115. Make $1,000-$2,000 per year – Get the retirement tax credit
The retirement tax credit is designed to give moderate- and low-income taxpayers an incentive to save for retirement. If you make a contribution to your retirement account, that money isn't taxed currently. So it's like you get a deduction off your income. In addition, you get a credit of as much as 50% of the first $2,000 invested. That's as much as a $1,000 reduction in your tax.
You get the $1,000 tax reduction as well as the $2,000 reduction in your income. That's a nice rate of return on a $2,000 investment. Moreover, if you qualify, you can deduct as much as $5,000 ($6,000 if you're 50 or older) in contributions to an IRA.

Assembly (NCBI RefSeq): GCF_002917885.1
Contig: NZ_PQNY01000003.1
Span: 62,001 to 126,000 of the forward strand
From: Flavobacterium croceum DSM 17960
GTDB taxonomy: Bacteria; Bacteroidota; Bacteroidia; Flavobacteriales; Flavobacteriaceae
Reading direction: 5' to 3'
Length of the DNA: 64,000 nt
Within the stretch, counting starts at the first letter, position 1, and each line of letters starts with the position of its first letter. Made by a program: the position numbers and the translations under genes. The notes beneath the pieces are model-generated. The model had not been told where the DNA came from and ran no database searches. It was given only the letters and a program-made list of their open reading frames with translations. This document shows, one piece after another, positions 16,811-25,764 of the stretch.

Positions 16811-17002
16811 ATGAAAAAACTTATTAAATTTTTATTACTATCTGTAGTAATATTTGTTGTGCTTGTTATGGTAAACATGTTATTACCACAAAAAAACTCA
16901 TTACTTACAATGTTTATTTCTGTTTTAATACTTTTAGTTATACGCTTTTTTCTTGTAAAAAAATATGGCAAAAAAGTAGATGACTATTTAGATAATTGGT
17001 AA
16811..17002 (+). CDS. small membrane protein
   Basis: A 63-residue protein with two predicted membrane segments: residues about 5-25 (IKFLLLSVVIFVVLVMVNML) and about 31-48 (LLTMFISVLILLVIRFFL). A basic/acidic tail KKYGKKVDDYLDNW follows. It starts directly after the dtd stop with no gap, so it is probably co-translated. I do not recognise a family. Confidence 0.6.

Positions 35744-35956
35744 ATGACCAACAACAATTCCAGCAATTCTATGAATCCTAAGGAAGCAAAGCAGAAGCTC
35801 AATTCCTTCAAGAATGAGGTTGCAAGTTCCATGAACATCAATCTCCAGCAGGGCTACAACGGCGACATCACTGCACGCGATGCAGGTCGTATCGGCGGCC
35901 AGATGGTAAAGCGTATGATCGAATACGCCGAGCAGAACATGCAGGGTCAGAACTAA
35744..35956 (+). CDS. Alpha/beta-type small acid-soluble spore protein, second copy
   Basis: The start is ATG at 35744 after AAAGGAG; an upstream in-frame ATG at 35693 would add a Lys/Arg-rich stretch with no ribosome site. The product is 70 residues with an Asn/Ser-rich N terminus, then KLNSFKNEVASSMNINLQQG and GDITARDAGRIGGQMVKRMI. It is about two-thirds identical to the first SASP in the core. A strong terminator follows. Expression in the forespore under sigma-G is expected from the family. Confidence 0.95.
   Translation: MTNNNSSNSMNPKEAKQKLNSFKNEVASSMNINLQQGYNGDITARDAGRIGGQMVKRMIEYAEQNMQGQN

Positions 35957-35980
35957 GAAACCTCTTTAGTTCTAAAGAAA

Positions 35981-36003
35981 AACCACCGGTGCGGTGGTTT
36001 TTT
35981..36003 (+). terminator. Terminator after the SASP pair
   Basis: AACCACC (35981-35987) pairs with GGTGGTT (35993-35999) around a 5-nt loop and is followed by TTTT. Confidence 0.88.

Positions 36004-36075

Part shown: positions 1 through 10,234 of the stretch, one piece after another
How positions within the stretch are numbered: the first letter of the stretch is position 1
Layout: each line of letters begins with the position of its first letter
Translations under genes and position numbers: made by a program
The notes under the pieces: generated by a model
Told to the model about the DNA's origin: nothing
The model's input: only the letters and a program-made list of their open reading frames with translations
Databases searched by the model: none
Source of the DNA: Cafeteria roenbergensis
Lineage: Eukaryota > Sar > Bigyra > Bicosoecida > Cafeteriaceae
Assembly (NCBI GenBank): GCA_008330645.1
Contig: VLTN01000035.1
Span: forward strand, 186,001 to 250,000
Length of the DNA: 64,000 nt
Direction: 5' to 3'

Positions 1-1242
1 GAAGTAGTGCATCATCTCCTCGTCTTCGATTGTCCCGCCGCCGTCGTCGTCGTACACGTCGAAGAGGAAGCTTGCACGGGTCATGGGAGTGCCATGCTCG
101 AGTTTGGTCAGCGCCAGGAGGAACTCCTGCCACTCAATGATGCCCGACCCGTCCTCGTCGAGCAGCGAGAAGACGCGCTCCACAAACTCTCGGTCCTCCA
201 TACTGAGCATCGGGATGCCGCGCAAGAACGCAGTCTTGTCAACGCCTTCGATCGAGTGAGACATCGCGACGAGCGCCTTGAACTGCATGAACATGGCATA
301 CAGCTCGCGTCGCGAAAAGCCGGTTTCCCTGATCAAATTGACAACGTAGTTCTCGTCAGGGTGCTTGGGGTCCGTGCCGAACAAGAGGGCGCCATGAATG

The tax credit disappears as your adjusted gross income increases. But singles with adjusted gross incomes up to $28,250 and joint filers with AGIs up to $56,500 qualify. The limit is $42,375 for heads of households.
Contributions to 401k's, 403b's, Simplified Employee Pension plans, traditional and even Roth IRAs qualify.
You may qualify for the retirement tax credit if you are:
- 18 or older,
- Not a full-time student,
- Not claimed as a dependent on someone else’s return, and
- Have an adjusted gross income in 2011 of not more than $56,500 if married and filing jointly, $42,375 if head of household, or $28,250 if you’re single, married filing separately or qualifying widow(er).
- Made contributions to a traditional or Roth IRA, 501(c)(18) plan, or elective deferrals to a 401(k), Simple IRA, SARSEP, 403(b) annuity or governmental 457(b) plan
Use Form 880 to find out the amount of your retirement savings contributions credit and include that amount on your tax return. Talk to your tax adviser.